Elizabeth Kolbert

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Elizabeth Kolbert
Born 1961 (age 53–54)
The Bronx, New York
Residence Williamstown, Massachusetts
Nationality American
Alma mater Yale University
Occupation journalist and author
Spouse(s) John Kleiner
Awards Heinz Award 2010

Elizabeth Kolbert (born 1961) is an American journalist and author. She is best known for her 2006 book Field Notes from a Catastrophe, and as an observer and commentator on environmentalism for The New Yorker magazine.[1]

Youth and education[edit]

Kolbert spent her early childhood in the Bronx, New York; her family then relocated to Larchmont, New York, where she remained until 1979.

After graduating from Mamaroneck High School, Kolbert spent four years studying literature at Yale University. In 1983, she was awarded a Fulbright Scholarship to study at the Universität Hamburg, in Germany.


Elizabeth Kolbert started working for The New York Times as a stringer in Germany in 1983. In 1985, she went to work for the Metro desk. Kolbert served as the Times' Albany bureau chief from 1988 to 1991, and wrote the Metro Matters column from 1997 to 1998.

Since 1999, she has been a staff-writer for The New Yorker.[1]

She received a Lannan Literary Fellowship in 2006. She served as a judge for the PEN/E. O. Wilson Literary Science Writing Award in 2012.[2]

Personal life[edit]

Kolbert resides in Williamstown, Massachusetts, with her husband, John Kleiner, and three sons.[3] She appeared on on The Daily Show with Jon Stewart on February 11, 2014, to discuss her book The Sixth Extinction.





  • 2005 American Association for the Advancement of Science Journalism Award[8]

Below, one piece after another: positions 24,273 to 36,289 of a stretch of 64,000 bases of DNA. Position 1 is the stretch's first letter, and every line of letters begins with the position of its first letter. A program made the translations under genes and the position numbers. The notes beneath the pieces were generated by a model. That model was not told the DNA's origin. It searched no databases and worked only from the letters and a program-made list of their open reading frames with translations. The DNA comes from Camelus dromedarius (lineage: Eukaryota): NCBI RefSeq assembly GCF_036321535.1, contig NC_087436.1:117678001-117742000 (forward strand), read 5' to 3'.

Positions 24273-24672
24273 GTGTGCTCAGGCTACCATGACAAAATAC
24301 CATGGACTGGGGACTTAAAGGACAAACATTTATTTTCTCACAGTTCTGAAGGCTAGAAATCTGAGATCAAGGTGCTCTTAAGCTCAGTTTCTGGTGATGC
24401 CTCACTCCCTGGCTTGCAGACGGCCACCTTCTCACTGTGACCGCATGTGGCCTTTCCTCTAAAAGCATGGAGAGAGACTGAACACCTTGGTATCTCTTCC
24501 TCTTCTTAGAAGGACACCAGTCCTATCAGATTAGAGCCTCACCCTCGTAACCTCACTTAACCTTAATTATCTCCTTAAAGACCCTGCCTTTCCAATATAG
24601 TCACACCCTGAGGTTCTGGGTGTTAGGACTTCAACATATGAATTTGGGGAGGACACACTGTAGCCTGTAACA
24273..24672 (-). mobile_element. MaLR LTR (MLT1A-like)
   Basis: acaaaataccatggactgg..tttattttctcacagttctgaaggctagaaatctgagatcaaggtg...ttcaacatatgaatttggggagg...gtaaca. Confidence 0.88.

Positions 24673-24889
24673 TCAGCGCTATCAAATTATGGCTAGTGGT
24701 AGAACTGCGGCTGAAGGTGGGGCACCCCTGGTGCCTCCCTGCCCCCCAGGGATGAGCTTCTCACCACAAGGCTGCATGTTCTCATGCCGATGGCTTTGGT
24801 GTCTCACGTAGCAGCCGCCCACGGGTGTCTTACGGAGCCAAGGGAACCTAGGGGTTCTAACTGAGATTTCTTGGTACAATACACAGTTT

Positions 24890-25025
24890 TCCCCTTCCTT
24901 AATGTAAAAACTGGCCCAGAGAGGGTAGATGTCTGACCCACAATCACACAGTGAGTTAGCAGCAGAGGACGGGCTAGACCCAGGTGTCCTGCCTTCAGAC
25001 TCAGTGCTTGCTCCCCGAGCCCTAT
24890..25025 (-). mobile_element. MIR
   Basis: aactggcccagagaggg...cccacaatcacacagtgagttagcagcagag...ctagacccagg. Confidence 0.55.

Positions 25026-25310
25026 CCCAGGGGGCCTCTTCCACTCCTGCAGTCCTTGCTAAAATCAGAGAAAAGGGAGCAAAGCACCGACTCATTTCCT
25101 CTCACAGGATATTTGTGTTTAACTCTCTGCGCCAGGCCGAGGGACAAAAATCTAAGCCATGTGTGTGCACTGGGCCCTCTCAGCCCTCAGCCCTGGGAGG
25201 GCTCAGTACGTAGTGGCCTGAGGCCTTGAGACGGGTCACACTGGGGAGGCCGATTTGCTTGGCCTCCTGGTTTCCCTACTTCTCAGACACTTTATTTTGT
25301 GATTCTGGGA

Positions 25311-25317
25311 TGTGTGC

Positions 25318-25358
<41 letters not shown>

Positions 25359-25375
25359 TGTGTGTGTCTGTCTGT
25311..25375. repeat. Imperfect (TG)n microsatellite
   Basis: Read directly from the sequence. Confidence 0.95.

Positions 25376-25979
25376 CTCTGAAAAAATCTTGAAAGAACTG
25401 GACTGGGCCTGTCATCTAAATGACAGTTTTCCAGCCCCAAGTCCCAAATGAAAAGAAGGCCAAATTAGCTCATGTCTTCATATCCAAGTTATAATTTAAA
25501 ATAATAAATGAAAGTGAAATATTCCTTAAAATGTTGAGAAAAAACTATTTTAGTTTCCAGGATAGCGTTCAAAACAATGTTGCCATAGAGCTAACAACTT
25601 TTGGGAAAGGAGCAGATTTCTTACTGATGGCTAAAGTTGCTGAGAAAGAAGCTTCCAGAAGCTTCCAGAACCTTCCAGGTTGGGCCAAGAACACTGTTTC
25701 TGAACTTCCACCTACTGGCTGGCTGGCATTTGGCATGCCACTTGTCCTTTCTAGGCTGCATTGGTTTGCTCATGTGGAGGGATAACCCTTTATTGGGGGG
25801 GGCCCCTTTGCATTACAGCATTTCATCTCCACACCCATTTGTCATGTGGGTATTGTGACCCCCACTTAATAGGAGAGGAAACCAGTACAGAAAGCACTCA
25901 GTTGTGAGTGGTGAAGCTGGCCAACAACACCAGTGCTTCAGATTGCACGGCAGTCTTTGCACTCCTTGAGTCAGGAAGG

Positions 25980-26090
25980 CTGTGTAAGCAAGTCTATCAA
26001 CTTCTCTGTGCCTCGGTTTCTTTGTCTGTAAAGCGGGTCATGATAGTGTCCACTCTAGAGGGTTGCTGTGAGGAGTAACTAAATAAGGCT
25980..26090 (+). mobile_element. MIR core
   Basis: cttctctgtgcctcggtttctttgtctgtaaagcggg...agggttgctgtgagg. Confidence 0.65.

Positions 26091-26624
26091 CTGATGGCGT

• 2006 National Magazine Award for Public Interest[9]
  • 2006 Lannan Literary Fellowship[10]
  • 2006 National Academies Communication Award[11]
  • 16th Annual Heinz Awards (with special focus on global change), 2010[12]
  • 2010 National Magazine Award for Commentary[13]
  • 2010 Guggenheim Foundation Fellowship in Science Writing [14]


  1. ^ a b "Contributors: Elizabeth Kolbert". The New Yorker. Retrieved 27 March 2009. 
  2. ^ "Announcing the 2012 PEN Literary Award Recipients". PEN American Center. October 15, 2012. Retrieved February 6, 2013. 
  3. ^ "Author Profile: Elizabeth Kolbert", Simon & Schuster
  4. ^ Marina, Gosnell (March 16, 2006). "In Epoch of Man, Earth Takes a Beating". The New York Times. Retrieved 26 February 2014. In a final chapter on the "Anthropocene," a newly minted term meaning the geological epoch defined by man, Ms. Kolbert turns from her mostly unbiased field reporting to give her own opinion. She is not optimistic, in large part because it appears that Anthropocene man can't be counted on to do the right thing. "It may seem impossible to imagine that a technologically advanced society could choose, in essence, to destroy itself," she writes, "but that is what we are now in the process of doing." 
  5. ^ http://www.hmhco.com/shop/books/The-Best-American-Science-and-Nature-Writing-2009/9780547002590
  6. ^ http://us.macmillan.com/thesixthextinction-1/ElizabethKolbert
  7. ^ http://www.nytimes.com/2014/02/16/books/review/the-sixth-extinction-by-elizabeth-kolbert.html?hpw&rref=books&_r=0
  8. ^ http://www.aaas.org/aboutaaas/awards/sja/winners.shtml
  9. ^ http://www.magazine.org/asme/about-asme/pressroom/asme-press-releases/national-magazine-awards-2006-winners-announced-40th-anniversary-celebration
  10. ^ http://www.lannan.org/bios/elizabeth-kolbert/
  11. ^ http://www.keckfutures.org/nakfinews/Q2.2010/J/Archive.Comm_Award_Gugg_Fellows.html
  12. ^ "Profile: Elizabeth Kolbert", Heinz Awards website
  13. ^ http://www.magazine.org/asme/about-asme/pressroom/asme-press-releases/asme-announces-winners-2010-national-magazine-awards
  14. ^ http://www.gf.org/fellows/16807-elizabeth-kolbert

External links[edit]